In terms of “circumstantial evidence”, this should be enough for now. Nothing has happened, in any case nothing in the desired direction.
Finally, one should take these points into consideration: the rule of awarding three points for a win is unfair. One used to speak of “division of points”, which promised an appropriate reward for a fought out quite respectable game with a 2:2, 3:3. They fought each other fairly and offensively, there was plenty of action, there were goals, changing leads, drama and suspense. In the end, both ended up with the same goal total, by sheer coincidence. You could look straight into each other’s eyes at the final whistle, congratulate each other on a great game, the fans might even stand and applaud both teams fairly.
In this scenario, if it turned out that way with three points for the winner today, somehow both would be losers by at least a quarter. Both would be half a point short of all those teams in the final standings that would have won once and lost once in two similar duels. The spectators would also be a bit more restrained with their applause, as they also felt that although it was a great game, just like before, both were now missing something. The commentators also recognize this, saying after the game, “A point that doesn’t really help anyone.” Nail on the head – but not recognizing the injustice of it. Only the nonsense of the rule is responsible for this.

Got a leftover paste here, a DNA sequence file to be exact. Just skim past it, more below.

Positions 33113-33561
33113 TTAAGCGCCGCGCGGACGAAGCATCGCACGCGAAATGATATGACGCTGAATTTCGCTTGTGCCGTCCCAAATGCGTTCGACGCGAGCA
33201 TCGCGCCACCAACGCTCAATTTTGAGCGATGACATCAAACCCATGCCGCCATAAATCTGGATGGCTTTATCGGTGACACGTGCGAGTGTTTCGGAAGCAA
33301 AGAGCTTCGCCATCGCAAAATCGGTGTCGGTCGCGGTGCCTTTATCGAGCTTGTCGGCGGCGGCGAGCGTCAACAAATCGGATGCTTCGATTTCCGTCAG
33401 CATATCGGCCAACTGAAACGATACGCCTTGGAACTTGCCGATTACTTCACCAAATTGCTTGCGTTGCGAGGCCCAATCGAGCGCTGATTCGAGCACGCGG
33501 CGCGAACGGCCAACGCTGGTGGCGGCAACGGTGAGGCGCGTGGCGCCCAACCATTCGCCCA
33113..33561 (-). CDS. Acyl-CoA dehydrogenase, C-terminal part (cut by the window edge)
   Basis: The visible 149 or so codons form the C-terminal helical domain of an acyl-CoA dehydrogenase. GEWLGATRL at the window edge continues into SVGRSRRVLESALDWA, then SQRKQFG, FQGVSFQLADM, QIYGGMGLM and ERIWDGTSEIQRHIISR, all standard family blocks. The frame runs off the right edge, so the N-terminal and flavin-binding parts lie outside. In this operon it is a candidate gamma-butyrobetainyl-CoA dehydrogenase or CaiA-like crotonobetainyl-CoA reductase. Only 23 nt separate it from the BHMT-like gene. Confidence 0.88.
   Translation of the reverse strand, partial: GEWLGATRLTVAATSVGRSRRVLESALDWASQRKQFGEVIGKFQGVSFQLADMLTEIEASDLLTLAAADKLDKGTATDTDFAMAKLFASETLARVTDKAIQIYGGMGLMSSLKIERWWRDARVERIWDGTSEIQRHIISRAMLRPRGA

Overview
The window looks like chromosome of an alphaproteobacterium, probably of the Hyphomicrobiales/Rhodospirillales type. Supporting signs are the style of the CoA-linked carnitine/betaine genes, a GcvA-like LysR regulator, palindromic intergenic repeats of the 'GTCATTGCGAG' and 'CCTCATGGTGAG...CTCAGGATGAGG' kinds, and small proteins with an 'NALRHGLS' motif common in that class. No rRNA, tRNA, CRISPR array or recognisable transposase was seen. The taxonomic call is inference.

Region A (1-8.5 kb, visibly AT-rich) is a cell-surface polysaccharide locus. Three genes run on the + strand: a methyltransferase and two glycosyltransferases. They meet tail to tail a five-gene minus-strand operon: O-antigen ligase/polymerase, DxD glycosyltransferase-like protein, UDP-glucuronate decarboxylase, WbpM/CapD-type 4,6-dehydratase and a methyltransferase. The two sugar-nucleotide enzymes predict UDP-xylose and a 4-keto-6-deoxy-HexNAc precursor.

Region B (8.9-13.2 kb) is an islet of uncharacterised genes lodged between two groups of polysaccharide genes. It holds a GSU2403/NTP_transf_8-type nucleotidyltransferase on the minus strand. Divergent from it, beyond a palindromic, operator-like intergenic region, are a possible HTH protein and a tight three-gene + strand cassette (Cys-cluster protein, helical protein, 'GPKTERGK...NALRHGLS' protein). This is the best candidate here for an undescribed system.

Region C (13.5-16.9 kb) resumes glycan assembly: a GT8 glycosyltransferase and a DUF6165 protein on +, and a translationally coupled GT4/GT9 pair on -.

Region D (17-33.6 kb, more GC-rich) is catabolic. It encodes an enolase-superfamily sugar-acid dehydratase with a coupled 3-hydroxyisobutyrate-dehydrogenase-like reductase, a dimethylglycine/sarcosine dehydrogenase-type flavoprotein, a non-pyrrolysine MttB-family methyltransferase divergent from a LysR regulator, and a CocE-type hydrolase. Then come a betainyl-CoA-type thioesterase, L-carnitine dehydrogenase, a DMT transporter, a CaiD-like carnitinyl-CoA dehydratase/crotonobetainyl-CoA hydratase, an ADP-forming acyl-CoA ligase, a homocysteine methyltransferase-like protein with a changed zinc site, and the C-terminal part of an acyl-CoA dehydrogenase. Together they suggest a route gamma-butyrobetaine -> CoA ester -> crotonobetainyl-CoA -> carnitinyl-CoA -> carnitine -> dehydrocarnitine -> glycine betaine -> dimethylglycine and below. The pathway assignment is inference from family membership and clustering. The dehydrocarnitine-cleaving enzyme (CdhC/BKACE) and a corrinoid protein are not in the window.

Also the table pictures are always crooked in some way since the introduction of the rule. How nice it was in the past, with plus and minus points? You could always orientate yourself. Now, only pluses take some getting used to – and the habituation effect has still not set in after such a long time. One accepts it somehow – but it is not nice anymore.
One last aspect: if two teams meet in a league match, with one home game and one away game each, both of which have set the only goal of the season as “staying in the league”, then it might be advisable for them to come to an agreement: “You win the first leg, we win the second leg. Then we have both three points from the direct duels and a small advantage over the competitors, who perhaps in Hin-und Rückspiel under Aufbietung of all forces in each case only a draw herausweren, however for it only two points on their account get.” A fool, who thinks badly thereby.
Conclusion : there are injustices, ugly table pictures, a gossamer “manipulation suspicion”, at least the opened possibility to do that.
There is still this grievance of lack of action in a soccer match. There are too few goals and too few events that promise goals. The mentality of holding on to a point, to a draw, to what you have, is mainly related to that. In handball, wouldn’t you think of “playing for a draw” even a minute before the end? The observed grievance cries out urgently to be eliminated. That was recognized (sometime and somewhere then nevertheless…) once. To introduce the three-point rule allows approximately this comparison: one gives an AIDS patient a fever-reducing means. The fever doesn’t even go down, but if it did, he wouldn’t have been helped.
The three-point rule is a demonstrably ineffective means of making soccer more attractive. Back to the Zeipunkteregel, at least first to restore justice. The goal and event poverty problem must be solved in another way – suggestions for this are plentiful elsewhere.